Yet the problems with Iowa go much deeper than a broken app and voting rules so inscrutable they make Destiny 2's maddeningly complex leveling system look like a game of Go Fish. In its modern incarnation as the official start to presidential election season, which dates back to 1972, the Iowa caucuses have always been, in some sense, illegitimate.

It's a small state that's not demographically or culturally representative of the rest of the country, meaning that large blocs of voters, especially minorities, are underrepresented in a contest that helps shape the rest of the race. Iowa voters are disproportionately older, and the relatively high religiosity of Iowa voters and their discomfort with immigrants has, over the years, tilted national politics in a direction that, all else being equal, is more socially conservative and less immigrant-friendly. For years, the influence of the state's corn farmers helped maintain political support for ethanol subsidies and fuel mandates, despite just about every economist and policy analyst agreeing that they were a lousy idea.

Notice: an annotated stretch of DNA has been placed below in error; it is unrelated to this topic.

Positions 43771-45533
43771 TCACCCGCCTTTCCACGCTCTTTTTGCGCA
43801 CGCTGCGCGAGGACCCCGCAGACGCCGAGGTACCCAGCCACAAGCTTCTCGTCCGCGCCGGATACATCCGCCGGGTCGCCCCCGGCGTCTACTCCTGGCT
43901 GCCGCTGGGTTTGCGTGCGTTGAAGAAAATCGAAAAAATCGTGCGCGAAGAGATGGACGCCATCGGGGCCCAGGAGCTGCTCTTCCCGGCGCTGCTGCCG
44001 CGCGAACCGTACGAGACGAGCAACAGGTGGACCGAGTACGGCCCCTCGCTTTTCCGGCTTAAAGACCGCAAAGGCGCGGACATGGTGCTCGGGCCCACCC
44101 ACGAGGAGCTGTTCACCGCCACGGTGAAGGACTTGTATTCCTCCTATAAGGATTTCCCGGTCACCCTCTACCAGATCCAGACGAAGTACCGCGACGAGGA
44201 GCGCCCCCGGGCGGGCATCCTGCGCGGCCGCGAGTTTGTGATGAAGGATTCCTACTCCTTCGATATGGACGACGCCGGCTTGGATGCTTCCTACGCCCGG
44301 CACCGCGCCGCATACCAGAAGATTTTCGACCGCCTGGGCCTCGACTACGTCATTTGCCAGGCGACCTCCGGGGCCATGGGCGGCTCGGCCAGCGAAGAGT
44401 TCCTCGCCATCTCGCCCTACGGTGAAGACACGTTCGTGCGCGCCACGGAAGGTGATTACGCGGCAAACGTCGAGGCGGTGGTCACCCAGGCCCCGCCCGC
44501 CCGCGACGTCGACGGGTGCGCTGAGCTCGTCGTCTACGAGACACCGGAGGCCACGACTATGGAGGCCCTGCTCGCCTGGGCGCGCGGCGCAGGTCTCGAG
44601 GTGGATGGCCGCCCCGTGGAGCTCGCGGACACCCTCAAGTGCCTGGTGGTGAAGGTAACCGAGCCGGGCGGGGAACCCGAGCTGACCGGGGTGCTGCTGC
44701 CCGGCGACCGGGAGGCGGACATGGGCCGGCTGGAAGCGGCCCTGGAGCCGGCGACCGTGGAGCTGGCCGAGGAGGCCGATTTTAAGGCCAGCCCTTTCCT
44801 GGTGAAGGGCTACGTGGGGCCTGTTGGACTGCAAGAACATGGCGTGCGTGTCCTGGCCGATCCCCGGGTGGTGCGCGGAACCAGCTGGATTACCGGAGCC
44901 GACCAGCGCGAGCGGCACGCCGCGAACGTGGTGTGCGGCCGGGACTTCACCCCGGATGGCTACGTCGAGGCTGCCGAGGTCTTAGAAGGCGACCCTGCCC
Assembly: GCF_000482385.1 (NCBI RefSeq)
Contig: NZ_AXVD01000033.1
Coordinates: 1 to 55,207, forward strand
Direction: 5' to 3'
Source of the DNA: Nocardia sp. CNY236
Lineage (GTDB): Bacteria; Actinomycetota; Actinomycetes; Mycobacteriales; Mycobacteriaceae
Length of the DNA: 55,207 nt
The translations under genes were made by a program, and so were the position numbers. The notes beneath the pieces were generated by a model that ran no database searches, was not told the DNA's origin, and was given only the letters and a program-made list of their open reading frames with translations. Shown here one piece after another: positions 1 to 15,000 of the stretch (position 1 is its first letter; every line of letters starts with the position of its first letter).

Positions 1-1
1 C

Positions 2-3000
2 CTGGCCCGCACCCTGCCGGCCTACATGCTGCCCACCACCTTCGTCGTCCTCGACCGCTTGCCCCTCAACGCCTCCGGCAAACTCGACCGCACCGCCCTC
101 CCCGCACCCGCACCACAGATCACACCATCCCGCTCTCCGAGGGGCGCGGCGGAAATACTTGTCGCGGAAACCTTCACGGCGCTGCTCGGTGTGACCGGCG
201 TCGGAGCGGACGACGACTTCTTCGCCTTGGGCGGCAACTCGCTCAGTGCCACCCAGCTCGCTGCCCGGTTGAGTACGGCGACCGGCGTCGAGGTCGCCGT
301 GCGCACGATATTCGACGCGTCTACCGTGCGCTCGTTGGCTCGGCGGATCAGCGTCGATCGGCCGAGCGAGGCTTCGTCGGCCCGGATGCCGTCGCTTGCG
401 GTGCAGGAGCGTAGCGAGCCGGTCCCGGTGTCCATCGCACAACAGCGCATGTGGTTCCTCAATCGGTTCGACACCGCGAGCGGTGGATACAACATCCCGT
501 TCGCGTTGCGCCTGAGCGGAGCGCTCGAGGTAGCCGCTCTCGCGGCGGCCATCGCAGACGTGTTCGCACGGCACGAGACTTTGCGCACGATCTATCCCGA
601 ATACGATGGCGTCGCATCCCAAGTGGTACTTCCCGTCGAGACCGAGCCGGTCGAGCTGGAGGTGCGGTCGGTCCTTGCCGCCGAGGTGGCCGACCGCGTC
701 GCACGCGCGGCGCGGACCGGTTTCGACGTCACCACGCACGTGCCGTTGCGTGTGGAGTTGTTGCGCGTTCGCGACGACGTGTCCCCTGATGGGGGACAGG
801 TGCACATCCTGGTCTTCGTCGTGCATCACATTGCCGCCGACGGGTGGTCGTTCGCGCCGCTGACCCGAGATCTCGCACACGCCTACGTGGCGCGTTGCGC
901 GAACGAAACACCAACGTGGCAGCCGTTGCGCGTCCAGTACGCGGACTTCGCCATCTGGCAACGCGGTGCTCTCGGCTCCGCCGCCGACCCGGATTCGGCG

Meanwhile, national political media would descend on Iowa every four years to lavish it with attention, using it as an early proxy for the overall state of the race. In recent years, journalists have become more alive to the ways that Iowa isn't representative, but the frenzy of attention has nonetheless conferred a special status on the state and its opening electoral throwdown. Even with critical coverage, Iowa set the tone for the race to come, ensuring that it would represent the interests of a select and special few rather than the larger voting population.